The move to deregulate the power industry has led to many lower electric bills, but the regulators are still working to maximize the benefits of the reforms. NJSpotlight reports that the New Jersey Board of Public Utilities has called on the regional power grid operator to change its policies regarding grid expansions.
NJSpotlight reported in 2010 that, after more than a decade of deregulation, at least two electricity providers had entered into residential electricity offering greater competition and lower prices. Yet despite the emerging market, average retail rates for residential customers in New Jersey have climbed more often than they have fallen over the past 12 years, according to the U.S. Energy Information Administration. The EIA reports that through June the state has suffered from the sixth-highest electricity rates in 2011.
The problem according to the BPU, however, is not the policy of electricity deregulation. With such high prices, competition should prove fierce. Instead, they argue that PJM Interconnection, which manages the grid throughout the state and much of the Mid-Atlantic, has allowed local transmission owners too much sway over adding transmission capacity. In areas where power generators also own transmission lines, the companies have strong incentive to avoid the costs of expansion, keeping artificially inflated electricity rates.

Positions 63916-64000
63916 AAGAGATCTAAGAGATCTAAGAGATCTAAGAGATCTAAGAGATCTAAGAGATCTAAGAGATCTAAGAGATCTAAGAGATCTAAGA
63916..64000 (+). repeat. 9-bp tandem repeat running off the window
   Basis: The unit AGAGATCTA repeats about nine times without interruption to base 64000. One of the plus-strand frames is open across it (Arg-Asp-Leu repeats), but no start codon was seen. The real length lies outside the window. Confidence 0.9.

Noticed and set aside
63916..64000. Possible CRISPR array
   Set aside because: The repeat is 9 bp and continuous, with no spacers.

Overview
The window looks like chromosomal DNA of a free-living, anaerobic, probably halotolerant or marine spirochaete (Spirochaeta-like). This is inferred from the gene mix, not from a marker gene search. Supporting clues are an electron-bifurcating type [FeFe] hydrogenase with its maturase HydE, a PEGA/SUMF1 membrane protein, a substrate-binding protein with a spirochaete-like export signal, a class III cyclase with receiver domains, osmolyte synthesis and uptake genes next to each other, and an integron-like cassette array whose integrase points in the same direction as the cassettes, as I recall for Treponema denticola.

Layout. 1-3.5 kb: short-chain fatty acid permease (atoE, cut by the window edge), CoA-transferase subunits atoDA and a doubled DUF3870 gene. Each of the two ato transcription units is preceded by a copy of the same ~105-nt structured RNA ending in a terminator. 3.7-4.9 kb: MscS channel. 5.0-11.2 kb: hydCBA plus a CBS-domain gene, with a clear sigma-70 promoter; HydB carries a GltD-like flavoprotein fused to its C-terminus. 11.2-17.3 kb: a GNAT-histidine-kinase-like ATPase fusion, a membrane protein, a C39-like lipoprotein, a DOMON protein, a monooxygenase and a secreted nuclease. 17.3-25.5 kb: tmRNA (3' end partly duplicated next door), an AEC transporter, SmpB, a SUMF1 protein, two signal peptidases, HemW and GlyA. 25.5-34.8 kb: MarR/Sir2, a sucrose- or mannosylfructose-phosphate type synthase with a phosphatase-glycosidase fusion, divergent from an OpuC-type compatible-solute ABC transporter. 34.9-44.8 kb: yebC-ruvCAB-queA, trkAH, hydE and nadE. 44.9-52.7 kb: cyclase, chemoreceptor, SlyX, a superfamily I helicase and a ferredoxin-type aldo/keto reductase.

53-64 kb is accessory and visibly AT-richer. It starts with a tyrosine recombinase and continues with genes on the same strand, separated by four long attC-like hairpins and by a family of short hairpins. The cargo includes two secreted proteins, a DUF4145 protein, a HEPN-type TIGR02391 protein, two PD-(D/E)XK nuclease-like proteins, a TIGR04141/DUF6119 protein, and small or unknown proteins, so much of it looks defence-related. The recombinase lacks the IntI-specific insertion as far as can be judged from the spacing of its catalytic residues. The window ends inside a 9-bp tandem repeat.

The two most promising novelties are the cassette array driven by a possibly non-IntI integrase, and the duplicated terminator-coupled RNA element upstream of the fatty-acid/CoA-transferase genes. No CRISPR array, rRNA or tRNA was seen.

"The risk of manipulation in this situation is too high and too difficult to properly monitor and mitigate," the state told PJM in a letter, according to the news source.
The letter comes only weeks after a blistering op-ed column in the Daily Record called out the organization for pushing forward plans to construct a transmission line to New York. PJM responded in the Daily Record, noting that it is in fact a non-profit and approved the current transmission project based on high demand in New York City, but the subsequent letter from New Jersey could reflect poorly on the organization.
Other criticism has also focused on PJM, with some companies complaining that its overly long and difficult connection process discourages new developments. NJSpotlight reports that 80 percent of projects are canceled before construction.
"It's a great deterrent to the development of new generation," Dennis Sobieski, an executive with Hess, told NJSpotlight. "It's impossible to finance."
Advocates hope that a reformed process for developing transmission lines could lead to greater investments in generation capacity and ultimately lower electric bills.